The National Trust had to ask police to close roads near its properties because of an upsurge in visitors during lockdown.
Heather McLachlan, the charity’s Northern Ireland director, told the Assembly’s Economy Committee the growing number of people at attractions such as Divis Mountain had also highlighted “behavioural issues” among those who were not regular visitors to the countryside.
These problems include straying away from marked paths, networks and trails.
Traffic is another major issue, especially with social distancing rules meaning that groups are unable to travel in the same car.
“There has been an increase in erosion around a number of sites... (but) parking and managing cars has been one of the biggest problems,” Mrs McLachlan told the committee.
“One thing has been that police have had to close roads. I never thought we’d be having to get police to close roads to access a beauty spot.”
Mrs McLachlan added it was important for the trust and tourism in general to focus on long-term sustainability, including addressing a lack of public transport to and from attractions.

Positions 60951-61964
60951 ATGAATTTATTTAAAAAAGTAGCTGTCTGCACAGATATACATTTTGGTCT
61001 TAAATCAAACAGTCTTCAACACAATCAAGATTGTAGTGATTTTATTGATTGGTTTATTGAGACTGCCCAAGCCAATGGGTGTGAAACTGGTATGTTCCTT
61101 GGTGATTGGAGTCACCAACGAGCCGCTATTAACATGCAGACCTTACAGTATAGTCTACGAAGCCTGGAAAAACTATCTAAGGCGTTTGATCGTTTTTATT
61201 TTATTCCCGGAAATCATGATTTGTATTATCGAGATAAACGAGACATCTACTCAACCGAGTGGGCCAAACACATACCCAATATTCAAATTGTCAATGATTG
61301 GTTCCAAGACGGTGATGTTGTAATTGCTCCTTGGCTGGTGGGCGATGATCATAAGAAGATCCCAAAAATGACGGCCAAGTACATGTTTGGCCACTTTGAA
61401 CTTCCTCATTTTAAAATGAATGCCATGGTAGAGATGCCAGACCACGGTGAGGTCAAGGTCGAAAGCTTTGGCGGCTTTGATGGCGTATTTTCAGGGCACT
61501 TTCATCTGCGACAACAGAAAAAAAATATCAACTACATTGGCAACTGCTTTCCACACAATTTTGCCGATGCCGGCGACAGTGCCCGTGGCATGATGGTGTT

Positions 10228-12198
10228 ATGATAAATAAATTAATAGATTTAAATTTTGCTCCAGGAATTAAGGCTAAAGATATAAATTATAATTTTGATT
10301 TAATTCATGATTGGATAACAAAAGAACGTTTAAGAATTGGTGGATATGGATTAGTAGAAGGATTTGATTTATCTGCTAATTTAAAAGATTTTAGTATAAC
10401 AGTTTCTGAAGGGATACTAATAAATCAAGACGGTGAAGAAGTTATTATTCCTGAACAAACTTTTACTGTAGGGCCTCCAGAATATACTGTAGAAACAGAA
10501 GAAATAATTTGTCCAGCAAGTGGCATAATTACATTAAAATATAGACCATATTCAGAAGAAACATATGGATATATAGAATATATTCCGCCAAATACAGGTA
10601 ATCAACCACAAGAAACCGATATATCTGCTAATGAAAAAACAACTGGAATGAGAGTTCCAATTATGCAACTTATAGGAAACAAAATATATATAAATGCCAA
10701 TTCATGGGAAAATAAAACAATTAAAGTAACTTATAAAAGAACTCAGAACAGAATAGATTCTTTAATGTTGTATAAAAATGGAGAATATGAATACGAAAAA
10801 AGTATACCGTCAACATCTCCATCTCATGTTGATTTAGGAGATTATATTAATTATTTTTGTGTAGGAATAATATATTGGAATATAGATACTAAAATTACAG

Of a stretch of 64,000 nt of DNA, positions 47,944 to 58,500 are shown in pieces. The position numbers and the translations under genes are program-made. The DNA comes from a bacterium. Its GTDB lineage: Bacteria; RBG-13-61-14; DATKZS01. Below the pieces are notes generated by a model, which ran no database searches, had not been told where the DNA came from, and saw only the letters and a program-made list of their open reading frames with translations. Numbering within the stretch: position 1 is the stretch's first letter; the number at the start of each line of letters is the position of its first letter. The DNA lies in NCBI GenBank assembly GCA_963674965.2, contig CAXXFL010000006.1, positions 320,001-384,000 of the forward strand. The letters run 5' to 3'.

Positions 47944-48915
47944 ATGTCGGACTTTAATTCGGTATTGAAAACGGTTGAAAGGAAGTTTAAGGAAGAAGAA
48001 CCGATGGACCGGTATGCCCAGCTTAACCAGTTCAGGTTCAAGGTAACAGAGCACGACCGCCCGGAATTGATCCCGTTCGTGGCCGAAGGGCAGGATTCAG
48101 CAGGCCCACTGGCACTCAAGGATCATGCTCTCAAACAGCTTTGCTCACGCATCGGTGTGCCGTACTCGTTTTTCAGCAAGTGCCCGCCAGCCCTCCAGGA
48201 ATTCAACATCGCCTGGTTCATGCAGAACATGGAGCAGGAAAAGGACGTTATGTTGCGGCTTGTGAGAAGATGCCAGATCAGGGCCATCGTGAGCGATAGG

While she said Northern Ireland was “truly blessed” to have a large number of beauty spots people wanted to visit, she asked: “How do we make sure we have the right transport to and from an attraction to make sure the experience isn’t all about sitting in a car in a traffic jam?”
To cope with the flood of visitors, the trust introduced a booking system and one-way schemes.
Last month, the PSNI and trust warned motorists and the public to stay away from Divis Mountain because of “huge amounts of traffic” and “dangerous roadside parking”. The trust additionally appealed for the public to exercise closer to home.
The committee also heard from NI Tourism Alliance chief executive Joanne Stuart, who said she hoped for a strong summer tourism season this year, including a large number of visitors from the Republic.
“Lots of people come for one or two days and are not really helping the tourism economy if there are just having a day visit to the Giant’s Causeway and Titanic Belfast,” she added.
“Rather than it being a day trip from Dublin, we need to (push for) longer visits and more clearly articulate that people
can spend more time in Northern Ireland.”
Mrs Stuart also called for more clarity from the Executive around reopening dates and said attractions that were already open were drawing huge numbers of visitors.
“I’m lucky to live near the beach, but I have to do my walk at 6.30am because it gets so busy during the day,” she added.